Saturday, October 8, 2011

The Ant Collision Problem

Problem :

There are three ants on different vertices of a equilateral triangle. What is the probability of collision (between any two or all of them) if they start walking on the sides of the triangle?
Similarly find the probability of collision with ‘n’ ants on an ‘n’ vertex polygon.  

Solution :

Note that equilateral has nothing to do with how they will collide. Also, ants are allowed to move on the sides only.

For each single ant, it can move towards two directions - clockwise and counter clockwise. Denote them as 0 or 1 If two ants are moving towards two different directions (clockwise and counter-clockwise), they will eventually meet. The ants can only avoid a collision if they all decide to move in the same direction (either clockwise or anti-clockwise).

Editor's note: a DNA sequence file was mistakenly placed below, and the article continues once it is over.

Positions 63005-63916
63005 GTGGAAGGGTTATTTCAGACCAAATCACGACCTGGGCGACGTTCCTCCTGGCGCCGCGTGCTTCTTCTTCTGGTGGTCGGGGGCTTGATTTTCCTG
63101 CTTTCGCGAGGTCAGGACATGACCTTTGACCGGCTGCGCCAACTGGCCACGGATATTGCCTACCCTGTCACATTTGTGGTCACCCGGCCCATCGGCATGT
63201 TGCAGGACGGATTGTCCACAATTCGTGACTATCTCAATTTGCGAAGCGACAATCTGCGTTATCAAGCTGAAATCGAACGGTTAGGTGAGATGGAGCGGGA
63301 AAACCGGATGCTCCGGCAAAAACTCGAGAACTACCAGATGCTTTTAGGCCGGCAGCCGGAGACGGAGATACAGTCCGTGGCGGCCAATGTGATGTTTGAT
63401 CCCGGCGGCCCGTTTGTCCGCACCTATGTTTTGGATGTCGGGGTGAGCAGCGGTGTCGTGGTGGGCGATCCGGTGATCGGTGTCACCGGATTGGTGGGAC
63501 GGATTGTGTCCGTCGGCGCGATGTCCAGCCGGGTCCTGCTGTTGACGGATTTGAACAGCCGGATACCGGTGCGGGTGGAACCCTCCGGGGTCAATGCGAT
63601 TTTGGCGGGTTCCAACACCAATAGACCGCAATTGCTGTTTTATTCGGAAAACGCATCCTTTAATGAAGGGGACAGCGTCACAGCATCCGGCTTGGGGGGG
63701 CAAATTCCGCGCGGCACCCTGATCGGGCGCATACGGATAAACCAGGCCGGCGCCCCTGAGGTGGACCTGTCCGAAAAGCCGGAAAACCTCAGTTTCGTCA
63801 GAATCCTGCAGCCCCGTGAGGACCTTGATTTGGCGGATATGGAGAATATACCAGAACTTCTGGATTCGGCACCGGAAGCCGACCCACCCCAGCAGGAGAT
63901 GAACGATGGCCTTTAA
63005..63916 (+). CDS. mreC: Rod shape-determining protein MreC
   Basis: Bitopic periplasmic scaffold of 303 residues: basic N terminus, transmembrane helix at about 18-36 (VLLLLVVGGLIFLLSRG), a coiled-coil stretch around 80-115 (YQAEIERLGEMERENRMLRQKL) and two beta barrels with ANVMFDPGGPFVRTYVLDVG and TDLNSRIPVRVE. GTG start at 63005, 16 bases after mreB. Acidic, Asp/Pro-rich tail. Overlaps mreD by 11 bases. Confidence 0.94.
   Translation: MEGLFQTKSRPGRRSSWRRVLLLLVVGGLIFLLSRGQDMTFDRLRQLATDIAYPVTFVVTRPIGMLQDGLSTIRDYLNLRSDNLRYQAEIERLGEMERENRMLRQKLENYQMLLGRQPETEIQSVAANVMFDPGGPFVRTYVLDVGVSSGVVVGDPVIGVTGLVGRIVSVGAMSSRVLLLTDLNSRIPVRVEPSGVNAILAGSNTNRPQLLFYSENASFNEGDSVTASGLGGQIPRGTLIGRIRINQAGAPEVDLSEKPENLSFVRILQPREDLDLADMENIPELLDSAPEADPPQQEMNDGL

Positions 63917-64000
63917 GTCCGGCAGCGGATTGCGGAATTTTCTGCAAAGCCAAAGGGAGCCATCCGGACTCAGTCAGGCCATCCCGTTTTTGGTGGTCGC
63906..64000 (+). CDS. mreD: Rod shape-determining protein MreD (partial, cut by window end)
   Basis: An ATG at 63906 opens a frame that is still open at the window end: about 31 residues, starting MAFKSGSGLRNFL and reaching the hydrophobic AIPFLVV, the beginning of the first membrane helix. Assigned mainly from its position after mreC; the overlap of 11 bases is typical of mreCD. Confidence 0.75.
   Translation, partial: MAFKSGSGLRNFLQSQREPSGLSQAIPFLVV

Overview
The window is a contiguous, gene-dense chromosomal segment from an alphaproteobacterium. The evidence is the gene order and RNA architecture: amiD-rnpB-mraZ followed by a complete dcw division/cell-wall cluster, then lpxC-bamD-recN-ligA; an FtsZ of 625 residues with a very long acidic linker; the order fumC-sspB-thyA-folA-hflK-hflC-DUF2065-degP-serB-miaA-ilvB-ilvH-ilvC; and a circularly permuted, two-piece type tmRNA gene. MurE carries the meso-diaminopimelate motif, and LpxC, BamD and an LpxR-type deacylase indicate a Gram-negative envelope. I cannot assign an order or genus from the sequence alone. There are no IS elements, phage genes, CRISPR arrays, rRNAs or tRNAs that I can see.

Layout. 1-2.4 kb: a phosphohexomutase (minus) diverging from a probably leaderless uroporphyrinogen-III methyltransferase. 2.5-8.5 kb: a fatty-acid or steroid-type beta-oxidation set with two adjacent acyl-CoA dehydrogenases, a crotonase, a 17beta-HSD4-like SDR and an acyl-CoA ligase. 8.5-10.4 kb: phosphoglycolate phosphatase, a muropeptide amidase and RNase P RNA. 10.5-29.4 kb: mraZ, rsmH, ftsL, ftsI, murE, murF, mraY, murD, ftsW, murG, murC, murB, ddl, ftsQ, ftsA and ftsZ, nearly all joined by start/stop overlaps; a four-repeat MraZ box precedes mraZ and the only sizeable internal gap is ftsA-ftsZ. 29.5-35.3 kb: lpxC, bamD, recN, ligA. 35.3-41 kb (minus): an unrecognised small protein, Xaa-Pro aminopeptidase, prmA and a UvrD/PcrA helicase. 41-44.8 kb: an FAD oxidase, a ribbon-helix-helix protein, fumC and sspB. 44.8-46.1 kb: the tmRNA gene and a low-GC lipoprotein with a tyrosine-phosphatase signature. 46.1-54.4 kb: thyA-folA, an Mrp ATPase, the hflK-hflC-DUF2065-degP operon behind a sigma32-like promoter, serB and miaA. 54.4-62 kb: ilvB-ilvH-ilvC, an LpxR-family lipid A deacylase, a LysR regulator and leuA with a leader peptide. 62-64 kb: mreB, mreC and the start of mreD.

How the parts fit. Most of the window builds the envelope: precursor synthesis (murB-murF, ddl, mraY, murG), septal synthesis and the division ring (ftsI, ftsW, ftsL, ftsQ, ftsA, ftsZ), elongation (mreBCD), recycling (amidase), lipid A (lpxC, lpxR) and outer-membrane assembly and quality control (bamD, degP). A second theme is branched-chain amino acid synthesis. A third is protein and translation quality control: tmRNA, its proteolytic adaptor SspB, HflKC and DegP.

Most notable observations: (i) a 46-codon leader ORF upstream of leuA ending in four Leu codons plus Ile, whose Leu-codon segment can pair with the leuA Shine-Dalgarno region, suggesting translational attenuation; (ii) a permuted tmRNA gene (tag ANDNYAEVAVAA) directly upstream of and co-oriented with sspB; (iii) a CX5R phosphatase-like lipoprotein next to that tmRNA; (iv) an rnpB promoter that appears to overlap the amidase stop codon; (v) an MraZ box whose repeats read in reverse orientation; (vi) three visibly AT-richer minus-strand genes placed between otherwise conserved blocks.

P (No collision) = number of ways ants can't collide / total number of ways ants can move.
                        = A/ B

As, we discussed A = 2 when all ants move in either counter clockwise or clockwise direction
B = 2^3 as each ant can move in either of direction.

P(No collision) = 2/8 = 0.25

So, P(collision) = 1 - .25 = .75

Another way to get P(No collision) = P(No collision) = P(All ants go in a clockwise direction) + P( All ants go in an anti-clockwise direction) = 0.5 * 0.5 * 0.5 + 0.5 * 0.5 * 0.5 = 0.25

For general n,
P (collision) in general = (2^n-2)/2^n.

For n = 3, P(collision) = 6/8 = 0.75.


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